• FOR THE WIND TUNNEL DATA TO ACCURATE, A MODEL OF THE CAMPUS WAS BUILT AND INCLUDES AN ABUNDANCE OF SAMPLING RECEPTORS. Tubes are installed in the model to take air samples at locations where the concentration of the exhaust plume might be important. The jargon term for these points is “receptors.” The locations are indicated by the numbered arrows. Note that some of the receptors use blue plastic fixtures which are designed to take their sample at a height of about 5 feet full scale. This is representative of the breathing zone for the average person.
  • The wind tunnel testing told us we can frequently save energy by: Raising stack heights Installing variable speed fans and reducing exhaust system flows, 15,000 cfm per stack Disabling existing by pass dampers Run more fans at lower speed
  • Here is an artists rendering of stack heights increased 5 feet, WHICH IS NOT TOO NOTICIBLE.
  • WE APPLIED WHAT WE LEARNED FROM THE WIND TUNNEL STUDY TO ONE OF OUR CAMPUS BUILDINGS – CROUL HALL, AND INSTALLED… Dynamic SP Reset based on demand inside the building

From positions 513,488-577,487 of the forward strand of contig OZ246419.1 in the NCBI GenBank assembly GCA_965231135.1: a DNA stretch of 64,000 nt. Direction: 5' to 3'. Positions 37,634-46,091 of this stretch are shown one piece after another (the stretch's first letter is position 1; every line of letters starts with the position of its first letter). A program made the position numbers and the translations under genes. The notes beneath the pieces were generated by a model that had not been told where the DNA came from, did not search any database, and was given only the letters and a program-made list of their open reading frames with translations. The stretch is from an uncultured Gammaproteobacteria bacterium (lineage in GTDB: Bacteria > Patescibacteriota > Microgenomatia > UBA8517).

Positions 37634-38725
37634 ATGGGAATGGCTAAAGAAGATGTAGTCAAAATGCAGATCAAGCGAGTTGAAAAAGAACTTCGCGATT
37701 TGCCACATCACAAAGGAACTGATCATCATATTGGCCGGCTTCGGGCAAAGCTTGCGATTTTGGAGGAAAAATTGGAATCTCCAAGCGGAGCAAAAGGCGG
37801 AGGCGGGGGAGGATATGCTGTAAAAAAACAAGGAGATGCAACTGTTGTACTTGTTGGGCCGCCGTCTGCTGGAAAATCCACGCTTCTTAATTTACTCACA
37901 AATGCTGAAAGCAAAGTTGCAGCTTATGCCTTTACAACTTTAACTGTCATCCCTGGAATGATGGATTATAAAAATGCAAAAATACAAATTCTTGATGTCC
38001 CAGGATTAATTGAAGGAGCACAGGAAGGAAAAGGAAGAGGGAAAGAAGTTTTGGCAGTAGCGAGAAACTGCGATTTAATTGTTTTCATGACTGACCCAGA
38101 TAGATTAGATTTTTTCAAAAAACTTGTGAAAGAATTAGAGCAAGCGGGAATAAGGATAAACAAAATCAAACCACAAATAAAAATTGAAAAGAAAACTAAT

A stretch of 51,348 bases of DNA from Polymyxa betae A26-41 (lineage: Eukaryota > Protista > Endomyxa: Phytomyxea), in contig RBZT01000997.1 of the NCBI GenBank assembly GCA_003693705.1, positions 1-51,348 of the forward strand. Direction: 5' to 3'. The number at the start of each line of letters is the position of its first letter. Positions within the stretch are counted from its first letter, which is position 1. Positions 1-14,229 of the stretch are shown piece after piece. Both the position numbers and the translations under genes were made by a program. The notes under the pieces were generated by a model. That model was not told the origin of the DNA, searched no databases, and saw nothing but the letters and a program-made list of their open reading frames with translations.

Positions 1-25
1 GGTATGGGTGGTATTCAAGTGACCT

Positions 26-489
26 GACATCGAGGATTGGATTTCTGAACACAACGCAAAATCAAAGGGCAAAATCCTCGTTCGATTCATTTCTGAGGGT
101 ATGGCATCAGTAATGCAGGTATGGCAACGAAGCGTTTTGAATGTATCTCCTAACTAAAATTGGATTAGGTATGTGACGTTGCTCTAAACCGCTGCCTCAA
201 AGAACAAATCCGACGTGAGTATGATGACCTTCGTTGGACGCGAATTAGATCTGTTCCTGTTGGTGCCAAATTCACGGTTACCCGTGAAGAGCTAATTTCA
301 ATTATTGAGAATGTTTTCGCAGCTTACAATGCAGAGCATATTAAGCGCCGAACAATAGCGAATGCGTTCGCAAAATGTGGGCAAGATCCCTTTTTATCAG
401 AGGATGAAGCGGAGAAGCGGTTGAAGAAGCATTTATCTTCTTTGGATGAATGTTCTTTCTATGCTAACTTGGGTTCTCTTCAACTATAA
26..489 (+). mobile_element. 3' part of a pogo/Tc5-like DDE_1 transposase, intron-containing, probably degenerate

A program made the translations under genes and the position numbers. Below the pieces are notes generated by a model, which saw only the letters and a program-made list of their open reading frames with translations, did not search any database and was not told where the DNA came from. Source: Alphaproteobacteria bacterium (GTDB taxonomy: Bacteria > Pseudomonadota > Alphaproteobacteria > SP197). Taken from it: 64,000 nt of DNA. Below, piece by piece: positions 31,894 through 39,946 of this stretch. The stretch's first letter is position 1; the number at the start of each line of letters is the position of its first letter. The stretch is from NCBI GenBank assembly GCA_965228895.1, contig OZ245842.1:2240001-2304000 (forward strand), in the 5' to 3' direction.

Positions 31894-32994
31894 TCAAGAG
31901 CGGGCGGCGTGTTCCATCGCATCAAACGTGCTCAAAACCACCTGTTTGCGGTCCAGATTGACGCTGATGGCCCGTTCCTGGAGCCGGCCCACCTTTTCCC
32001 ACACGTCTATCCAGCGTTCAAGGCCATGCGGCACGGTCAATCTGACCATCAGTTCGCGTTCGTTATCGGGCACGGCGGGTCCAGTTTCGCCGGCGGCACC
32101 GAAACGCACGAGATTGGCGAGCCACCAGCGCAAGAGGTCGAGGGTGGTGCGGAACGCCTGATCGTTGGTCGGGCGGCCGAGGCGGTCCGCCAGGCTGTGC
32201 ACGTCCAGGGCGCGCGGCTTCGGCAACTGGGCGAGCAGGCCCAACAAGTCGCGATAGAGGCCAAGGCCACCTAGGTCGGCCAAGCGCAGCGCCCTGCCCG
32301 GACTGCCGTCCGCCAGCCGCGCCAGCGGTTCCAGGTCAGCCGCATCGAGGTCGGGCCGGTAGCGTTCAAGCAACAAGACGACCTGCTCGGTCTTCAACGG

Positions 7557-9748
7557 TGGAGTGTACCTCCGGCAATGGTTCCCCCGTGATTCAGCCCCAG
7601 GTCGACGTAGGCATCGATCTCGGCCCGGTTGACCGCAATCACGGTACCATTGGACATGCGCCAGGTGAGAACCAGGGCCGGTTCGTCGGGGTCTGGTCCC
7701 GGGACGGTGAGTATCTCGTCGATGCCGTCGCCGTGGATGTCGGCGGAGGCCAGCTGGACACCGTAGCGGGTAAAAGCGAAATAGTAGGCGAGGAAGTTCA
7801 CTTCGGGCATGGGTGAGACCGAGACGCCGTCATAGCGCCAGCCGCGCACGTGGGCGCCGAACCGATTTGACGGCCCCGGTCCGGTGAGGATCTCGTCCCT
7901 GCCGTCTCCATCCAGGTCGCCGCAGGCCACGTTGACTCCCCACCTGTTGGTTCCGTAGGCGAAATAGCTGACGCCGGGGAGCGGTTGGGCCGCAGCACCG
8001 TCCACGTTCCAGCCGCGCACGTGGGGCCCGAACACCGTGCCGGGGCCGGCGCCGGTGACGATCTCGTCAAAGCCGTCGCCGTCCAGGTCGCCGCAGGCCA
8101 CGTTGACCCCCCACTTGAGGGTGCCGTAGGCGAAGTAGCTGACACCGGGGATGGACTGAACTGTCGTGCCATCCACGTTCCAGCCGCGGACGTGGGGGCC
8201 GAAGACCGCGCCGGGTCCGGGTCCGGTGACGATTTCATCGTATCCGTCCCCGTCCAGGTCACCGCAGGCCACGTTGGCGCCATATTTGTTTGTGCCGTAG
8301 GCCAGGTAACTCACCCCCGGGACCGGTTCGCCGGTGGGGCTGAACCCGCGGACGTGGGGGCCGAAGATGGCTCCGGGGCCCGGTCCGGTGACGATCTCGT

• LETS LOOK AT SMART LIGHTING CONTROLS… Lets look at smart lighting controls
  • We are reducing our lab lighting power density by 50% IN OUR LAB AREAS, LAB PREP AND CORRIDORS.
  • TO ACHIEVE THE REDUCED POWER DENSITY We have lowered the blinds to allow for more natural light..
  • We are controlling the lights next to windows with daylight sensors
  • We are installing motion detection to turn on lights at 50% lighting An individual must manually turn on the lights to get 100% lighting
  • Here is a photo of the ceiling with 50% lighting
  • IN GROSS HALL WE ADDED PREFORATED BLINDS
  • We have been able to install many of our Smart Lab features into Gross Hall
  • Next month, our Stem Cell building, Gross Hall opens